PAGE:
Evidence #354 | July 5, 2022

Nephi as a New King

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Scripture Central

Abstract

Nephi’s brief account of his calling as a king among his fledgling society adheres remarkably well to ancient Near Eastern conventions.

After escaping from the murderous intentions of his brothers, Nephi and his followers established a new community (2 Nephi 5:2–7). In his telling of this founding period, Nephi provided the following information:1

1. He cited the Lord’s prior promise that he would “be made a ruler and a teacher” over his brethren (1 Nephi 2:22), thus legitimizing Nephi’s eventual calling as a king (2 Nephi 5:18).

2. Under his leadership, Nephi’s people “did observe to keep the judgments, and the statutes, and the commandments of the Lord in all things, according to the law of Moses” (2 Nephi 5:10). Nephi also reported a new divine law that prohibited inter-tribal marriages between the Nephites and Lamanites (v. 23), similar to the statute found in Deuteronomy 7:3–4.

3. Nephi “did consecrate Jacob and Joseph, that they should be priests and teachers over the land of my people” (2 Nephi 5:26).

4. Nephi “did build a temple … after the manner of the temple of Solomon” (2 Nephi 5:16). At the Lord’s command, he also made a new set of metal “plates” upon which he “engraved that which is pleasing unto God” (2 Nephi 5:30–32). These plates were specifically meant to be “for the profit” of his people.

5. Immediately afterwards, Nephi recorded the covenantal sermon preached by Jacob at the temple (2 Nephi 6–10).

These details don’t seem to be included by happenstance. Instead, they reflect the regular actions of newly called kings in the ancient Near East. According to John Lundquist and John Welch, “On such occasions in antiquity new kings would typically (1) cite their divine calling, (2) issue new laws, (3) ordain officers, (4) erect monuments, and (5) enter into a new legal order by way of covenant with a ritually prepared community.”2

Nephi making plates. Image via churchofjesuschrist.org. 

The close correlation between kingship and temple-building is especially noteworthy.

Building (or renovating) a temple was an integral part in the legal formation of states and societies in the ancient Near East. … Becoming a king, issuing laws or judgments, and performing many other acts of legal consequence in the ancient world were virtually unthinkable without a temple in which such acts could be solemnized in the presence of a god. A new king would announce interim legislation establishing himself as a king of justice (as in 2 Nephi 5:10), but as soon as possible in the first decade of his rule, “the king builds, renovates, or rededicates the main temple of his city, at which time the fuller version of the laws is decreed and elaborated into a stele by royal scribes.”3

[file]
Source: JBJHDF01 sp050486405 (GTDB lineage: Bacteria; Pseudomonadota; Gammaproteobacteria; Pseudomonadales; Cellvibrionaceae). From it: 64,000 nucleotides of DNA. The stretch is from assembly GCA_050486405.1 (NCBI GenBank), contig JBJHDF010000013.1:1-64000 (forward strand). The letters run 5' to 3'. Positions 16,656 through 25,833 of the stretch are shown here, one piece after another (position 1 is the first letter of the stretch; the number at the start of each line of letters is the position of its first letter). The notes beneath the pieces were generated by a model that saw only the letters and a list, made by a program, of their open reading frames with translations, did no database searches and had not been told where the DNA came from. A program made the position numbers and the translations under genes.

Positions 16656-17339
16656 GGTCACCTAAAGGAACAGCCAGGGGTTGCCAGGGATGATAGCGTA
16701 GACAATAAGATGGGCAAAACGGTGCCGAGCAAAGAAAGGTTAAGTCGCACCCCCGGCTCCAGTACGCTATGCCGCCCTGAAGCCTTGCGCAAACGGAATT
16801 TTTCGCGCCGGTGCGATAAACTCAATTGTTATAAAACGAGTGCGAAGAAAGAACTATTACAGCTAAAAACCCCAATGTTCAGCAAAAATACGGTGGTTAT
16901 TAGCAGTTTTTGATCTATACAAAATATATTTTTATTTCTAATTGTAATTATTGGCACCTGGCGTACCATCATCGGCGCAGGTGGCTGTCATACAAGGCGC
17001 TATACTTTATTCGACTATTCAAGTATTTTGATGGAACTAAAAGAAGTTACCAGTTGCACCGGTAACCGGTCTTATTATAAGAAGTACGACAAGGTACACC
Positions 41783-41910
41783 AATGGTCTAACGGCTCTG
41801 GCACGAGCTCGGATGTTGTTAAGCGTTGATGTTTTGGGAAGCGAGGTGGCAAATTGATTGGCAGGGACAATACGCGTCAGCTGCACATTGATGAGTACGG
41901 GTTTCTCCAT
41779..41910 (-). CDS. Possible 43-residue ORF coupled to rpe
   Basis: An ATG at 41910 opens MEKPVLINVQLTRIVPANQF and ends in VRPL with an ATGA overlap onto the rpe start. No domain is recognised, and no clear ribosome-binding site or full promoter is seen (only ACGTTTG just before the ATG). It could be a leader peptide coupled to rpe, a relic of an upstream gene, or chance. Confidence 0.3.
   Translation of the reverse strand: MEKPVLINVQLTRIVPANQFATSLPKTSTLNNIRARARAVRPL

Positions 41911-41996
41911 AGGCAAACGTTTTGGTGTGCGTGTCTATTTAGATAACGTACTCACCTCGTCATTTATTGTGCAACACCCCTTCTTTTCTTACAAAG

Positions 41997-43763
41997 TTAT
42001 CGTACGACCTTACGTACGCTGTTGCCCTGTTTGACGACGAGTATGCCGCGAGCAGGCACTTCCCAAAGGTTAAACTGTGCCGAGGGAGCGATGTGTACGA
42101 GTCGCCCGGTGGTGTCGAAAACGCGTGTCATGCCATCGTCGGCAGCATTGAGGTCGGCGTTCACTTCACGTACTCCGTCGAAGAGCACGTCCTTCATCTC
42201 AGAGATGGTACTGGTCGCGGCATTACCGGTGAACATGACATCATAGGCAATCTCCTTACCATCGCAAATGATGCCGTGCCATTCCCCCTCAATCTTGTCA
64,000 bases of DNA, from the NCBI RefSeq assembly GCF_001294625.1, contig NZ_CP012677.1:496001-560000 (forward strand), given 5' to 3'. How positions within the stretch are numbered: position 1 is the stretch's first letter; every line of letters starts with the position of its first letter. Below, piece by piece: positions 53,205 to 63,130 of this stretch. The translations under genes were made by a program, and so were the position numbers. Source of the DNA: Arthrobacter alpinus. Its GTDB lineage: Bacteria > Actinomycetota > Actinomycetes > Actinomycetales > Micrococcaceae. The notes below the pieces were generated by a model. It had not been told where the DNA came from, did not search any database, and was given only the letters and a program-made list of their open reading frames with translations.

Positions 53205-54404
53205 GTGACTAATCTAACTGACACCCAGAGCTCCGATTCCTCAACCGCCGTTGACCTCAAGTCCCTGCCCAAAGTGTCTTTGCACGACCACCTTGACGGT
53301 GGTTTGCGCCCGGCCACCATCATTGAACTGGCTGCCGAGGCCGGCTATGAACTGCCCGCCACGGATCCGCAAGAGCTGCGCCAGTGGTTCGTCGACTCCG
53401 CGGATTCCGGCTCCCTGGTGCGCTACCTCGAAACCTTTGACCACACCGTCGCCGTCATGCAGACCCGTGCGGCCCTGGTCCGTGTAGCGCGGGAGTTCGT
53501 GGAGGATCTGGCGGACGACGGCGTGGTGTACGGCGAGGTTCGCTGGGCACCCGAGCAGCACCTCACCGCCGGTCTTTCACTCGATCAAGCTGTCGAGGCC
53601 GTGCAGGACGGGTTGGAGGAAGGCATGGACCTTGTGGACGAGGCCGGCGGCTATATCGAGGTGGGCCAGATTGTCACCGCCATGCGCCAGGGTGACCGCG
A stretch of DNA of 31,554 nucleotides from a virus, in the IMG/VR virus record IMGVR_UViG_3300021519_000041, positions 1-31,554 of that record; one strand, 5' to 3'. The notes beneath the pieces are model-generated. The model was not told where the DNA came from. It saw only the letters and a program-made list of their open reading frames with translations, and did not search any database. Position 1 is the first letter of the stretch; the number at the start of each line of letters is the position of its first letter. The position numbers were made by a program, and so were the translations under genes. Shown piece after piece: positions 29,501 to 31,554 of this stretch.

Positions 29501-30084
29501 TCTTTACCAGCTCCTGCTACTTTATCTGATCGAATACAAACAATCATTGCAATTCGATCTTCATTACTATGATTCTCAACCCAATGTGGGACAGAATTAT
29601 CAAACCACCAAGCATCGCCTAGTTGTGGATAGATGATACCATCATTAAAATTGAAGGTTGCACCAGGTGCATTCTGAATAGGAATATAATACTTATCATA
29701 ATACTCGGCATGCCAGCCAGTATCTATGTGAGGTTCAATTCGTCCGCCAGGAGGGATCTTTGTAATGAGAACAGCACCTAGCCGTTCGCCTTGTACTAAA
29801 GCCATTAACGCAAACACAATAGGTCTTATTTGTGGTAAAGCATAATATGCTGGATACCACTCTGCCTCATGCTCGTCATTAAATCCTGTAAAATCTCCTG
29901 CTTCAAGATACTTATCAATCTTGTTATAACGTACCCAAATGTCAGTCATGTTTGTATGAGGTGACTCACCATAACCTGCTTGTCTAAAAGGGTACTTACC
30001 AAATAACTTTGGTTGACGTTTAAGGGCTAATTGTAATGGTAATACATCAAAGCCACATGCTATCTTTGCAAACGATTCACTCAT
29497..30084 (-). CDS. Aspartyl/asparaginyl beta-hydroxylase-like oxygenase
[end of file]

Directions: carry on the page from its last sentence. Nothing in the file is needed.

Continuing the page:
Conclusion

Nephi’s brief account of his calling as a king among a fledgling society adheres remarkably well to ancient Near Eastern conventions. This situation is fitting, seeing that the founding members of Nephi’s community all emigrated from Jerusalem. They would likely have been familiar with such protocols, and even expected them of a new, divinely-appointed monarch.

John M. Lundquist and John W. Welch, “Kingship and Temple in 2 Nephi 5–10,” in Reexploring the Book of Mormon: A Decade of New Research, ed. John W. Welch (Provo and Salt Lake City, UT: FARMS and Deseret Book, 1992), 66–68.

John M. Lundquist, “Temple, Covenant, and Law in the Ancient Near East and in the Old Testament,” in Israel's Apostasy and Restoration, ed. A. Gileadi (Grand Rapids, MI: Baker Book House, 1988), 293–305.

John M. Lundquist, “The Common Temple Ideology of the Ancient Near East,” in The Temple in Antiquity: Ancient Records and Modern Perspectives, ed. Truman G. Madsen (Provo, UT: BYU Religious Studies Center, 1984), 53–76.

2 Nephi 5–10

2 Nephi 5–10

Footnotes
  • 1 This summary closely follows and sometimes loosely paraphrases from the list of items in John M. Lundquist and John W. Welch, “Kingship and Temple in 2 Nephi 5–10,” in Reexploring the Book of Mormon: A Decade of New Research, ed. John W. Welch (Provo and Salt Lake City, UT: FARMS and Deseret Book, 1992), 67–68.
  • 2 Lundquist and Welch, ““Kingship and Temple in 2 Nephi 5–10,” 66.
  • 3 Lundquist and Welch, ““Kingship and Temple in 2 Nephi 5–10,” 66. The authors further explain, “For a charismatic figure to merely become king did not assure or perpetuate the state. Without inward commitments and outward symbols of the temple, Nephi's little community looked like a mere splinter group, lacking divine and social sanction. With these observances, however, they laid an enduring foundation for the reign of Nephite kings for over four hundred years to come” (p. 68).
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